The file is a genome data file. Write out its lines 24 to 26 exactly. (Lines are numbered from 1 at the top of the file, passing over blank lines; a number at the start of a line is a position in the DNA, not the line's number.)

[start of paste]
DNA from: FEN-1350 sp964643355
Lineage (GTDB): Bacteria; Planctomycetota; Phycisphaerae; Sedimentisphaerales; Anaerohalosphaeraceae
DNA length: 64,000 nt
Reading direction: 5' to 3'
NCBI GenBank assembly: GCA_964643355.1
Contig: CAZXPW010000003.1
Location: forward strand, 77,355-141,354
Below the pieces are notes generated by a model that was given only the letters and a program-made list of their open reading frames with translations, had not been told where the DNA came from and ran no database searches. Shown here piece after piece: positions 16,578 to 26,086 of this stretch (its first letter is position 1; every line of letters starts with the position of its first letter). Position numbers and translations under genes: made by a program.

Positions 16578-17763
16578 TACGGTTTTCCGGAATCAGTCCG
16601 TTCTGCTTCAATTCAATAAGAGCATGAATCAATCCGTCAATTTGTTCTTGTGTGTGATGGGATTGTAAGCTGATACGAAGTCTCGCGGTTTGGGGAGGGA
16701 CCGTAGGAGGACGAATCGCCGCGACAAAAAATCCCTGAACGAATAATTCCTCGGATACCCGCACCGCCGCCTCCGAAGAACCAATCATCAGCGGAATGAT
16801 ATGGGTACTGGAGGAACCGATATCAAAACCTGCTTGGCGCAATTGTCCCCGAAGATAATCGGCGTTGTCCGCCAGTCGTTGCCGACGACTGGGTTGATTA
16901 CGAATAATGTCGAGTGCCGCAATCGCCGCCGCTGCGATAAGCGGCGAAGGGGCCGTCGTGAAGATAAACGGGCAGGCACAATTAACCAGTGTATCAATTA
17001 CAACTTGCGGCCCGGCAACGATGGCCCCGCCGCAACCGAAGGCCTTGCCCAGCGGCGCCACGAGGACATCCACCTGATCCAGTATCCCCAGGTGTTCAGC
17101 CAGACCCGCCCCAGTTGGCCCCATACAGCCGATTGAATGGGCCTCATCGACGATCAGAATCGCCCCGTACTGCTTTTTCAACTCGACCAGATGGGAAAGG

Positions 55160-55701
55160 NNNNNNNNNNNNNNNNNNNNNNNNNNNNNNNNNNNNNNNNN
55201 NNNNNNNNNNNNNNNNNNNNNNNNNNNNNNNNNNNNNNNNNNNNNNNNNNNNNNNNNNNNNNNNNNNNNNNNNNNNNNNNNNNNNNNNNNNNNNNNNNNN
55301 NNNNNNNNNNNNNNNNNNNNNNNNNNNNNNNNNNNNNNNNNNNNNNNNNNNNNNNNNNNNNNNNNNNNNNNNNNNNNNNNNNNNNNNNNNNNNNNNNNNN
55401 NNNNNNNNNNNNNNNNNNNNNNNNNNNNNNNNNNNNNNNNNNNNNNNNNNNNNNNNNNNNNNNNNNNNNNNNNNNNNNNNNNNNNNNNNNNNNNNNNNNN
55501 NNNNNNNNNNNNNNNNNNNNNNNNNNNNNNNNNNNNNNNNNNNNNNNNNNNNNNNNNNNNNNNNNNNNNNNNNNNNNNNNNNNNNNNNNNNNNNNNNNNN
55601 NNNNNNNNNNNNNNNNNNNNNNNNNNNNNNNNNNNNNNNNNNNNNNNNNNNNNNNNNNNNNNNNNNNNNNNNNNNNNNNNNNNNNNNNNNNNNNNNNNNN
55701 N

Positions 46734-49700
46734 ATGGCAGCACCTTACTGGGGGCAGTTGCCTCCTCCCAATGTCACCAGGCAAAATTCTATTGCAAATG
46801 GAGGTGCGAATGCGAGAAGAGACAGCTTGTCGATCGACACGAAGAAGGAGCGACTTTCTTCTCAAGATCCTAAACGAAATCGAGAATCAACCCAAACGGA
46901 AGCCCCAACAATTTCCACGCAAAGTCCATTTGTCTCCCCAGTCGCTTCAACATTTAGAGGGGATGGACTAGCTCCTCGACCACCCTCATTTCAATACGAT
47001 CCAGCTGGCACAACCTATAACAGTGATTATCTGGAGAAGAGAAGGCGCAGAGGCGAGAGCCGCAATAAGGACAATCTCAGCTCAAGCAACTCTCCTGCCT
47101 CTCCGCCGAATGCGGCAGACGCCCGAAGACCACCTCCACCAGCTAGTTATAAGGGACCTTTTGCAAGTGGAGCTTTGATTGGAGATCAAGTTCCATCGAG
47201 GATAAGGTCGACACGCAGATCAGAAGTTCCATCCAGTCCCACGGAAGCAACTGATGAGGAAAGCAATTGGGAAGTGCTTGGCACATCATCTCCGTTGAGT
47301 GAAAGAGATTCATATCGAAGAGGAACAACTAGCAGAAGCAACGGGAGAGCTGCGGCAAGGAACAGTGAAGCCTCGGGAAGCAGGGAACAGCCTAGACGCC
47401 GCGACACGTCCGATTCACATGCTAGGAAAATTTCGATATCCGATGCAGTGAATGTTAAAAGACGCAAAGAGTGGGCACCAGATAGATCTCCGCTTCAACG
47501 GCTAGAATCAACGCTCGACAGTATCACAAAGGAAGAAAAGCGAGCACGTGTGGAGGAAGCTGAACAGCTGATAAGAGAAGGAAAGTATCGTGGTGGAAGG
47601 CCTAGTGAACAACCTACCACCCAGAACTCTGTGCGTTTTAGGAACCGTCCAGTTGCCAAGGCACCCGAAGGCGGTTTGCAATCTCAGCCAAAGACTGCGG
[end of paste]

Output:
55701 N

Positions 46734-49700
46734 ATGGCAGCACCTTACTGGGGGCAGTTGCCTCCTCCCAATGTCACCAGGCAAAATTCTATTGCAAATG